Three times as many women as men believe having a child has had a negative effect on their career, a new survey into attitudes to women in the workplace has shown.
Both men and women feel held back after children, according to the study, which found that one in eight parents claimed they had been passed over for promotion and a similar number had been denied a pay rise after giving birth.
Olivia Hill, chief HR officer at the Association of Accounting Technicians, who commissioned the study, said: “The results of our survey are a sad indictment on our workplaces and the experiences of mothers and fathers.
“Across the UK, a third of women believe that having a child has had a negative effect on their career, a figure which is three times as many as men, and shows just one area where women have a harder time at work than their male colleagues.
“After having children, men and women can experience the working world differently.
“Despite solutions such as shared parental leave coming in, the onus is still that women will generally pick up on childcare arrangements, and ultimately it is more likely to be their career which will be affected.
“Organisations can still do more to redress the balance if the gender gap is to truly become a thing of the past.”
Findings from across the country uncovered one respondent who was told in an interview shortly after her marriage that she was not worth employing as it was only a matter of time before she would leave to have children.
Another woman, who was single, was accused of sizing up the company’s clients for marriage, the study found, while a 21-year-old woman was told outright that if she had children, further advancement within the company would not be possible.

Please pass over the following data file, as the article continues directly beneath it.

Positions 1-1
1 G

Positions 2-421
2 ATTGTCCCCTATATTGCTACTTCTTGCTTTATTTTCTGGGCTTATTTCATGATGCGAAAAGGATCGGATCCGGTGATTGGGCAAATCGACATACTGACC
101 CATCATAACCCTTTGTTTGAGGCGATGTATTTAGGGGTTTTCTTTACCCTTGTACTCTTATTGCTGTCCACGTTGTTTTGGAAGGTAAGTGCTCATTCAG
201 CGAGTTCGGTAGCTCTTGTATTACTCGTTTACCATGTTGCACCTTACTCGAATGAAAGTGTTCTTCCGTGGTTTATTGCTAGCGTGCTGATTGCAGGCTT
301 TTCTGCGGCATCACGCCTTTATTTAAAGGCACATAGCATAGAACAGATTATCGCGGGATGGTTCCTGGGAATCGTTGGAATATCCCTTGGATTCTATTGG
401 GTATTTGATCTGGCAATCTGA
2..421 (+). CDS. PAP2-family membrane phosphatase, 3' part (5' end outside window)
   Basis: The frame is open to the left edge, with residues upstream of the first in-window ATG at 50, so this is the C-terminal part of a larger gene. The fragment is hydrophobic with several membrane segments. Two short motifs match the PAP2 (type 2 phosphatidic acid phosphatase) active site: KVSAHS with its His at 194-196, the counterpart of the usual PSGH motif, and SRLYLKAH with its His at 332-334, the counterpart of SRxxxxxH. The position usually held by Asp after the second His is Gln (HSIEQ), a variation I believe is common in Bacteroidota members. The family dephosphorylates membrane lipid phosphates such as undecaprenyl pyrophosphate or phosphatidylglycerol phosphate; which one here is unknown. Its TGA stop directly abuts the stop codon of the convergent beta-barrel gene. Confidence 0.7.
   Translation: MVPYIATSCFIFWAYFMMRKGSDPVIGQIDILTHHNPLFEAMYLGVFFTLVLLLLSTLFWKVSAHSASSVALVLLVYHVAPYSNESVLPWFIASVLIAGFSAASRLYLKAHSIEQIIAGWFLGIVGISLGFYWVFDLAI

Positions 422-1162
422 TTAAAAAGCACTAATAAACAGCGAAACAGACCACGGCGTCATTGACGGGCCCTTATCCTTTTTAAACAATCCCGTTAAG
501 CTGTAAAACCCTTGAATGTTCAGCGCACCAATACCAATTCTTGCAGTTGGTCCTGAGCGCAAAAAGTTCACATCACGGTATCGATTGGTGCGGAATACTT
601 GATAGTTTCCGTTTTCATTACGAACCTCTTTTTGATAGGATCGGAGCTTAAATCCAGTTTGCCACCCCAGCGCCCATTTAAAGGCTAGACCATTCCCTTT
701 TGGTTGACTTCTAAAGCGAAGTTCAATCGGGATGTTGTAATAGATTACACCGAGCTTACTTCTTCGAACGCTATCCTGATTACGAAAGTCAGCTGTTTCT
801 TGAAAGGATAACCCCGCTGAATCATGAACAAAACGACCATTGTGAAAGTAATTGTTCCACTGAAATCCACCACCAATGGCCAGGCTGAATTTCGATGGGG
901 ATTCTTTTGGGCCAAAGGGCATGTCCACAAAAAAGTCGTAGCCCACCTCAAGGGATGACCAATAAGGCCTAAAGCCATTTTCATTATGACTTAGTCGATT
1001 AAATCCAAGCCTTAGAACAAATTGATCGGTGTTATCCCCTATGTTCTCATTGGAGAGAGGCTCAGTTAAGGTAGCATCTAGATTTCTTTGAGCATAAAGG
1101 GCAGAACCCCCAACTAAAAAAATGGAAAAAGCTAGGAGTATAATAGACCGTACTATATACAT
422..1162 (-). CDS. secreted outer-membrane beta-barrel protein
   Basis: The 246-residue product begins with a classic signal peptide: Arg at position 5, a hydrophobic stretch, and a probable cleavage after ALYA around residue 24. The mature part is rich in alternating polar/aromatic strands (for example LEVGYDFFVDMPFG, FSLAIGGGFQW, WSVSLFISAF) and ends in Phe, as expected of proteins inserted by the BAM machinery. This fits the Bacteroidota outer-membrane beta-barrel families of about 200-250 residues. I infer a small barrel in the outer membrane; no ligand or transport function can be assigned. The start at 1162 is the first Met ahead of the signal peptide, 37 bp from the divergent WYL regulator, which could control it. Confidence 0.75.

Of the 215 people in the South East who were interviewed among 2,000 nationally, 40 per cent of those who were not yet parents said they feared that having children in the future would have an impact on their careers.
Of these adults, five per sent said they had been told having children would be detrimental to their career opportunities and, as a result, 11 per cent said they were putting off having children for the time being.
Other findings from the study included that over a fifth of parents in the South East also say their boss isn’t supportive when they need to take time off due to childcare.
In the region, 18 per cent of adults have been paid less than their opposite gender for doing the same job.
One in 16 people in the region believe that women and men should not be paid an equal amount for the same work, while 23 per cent of South East respondents who thought that the gender pay gap should be bigger for mothers.
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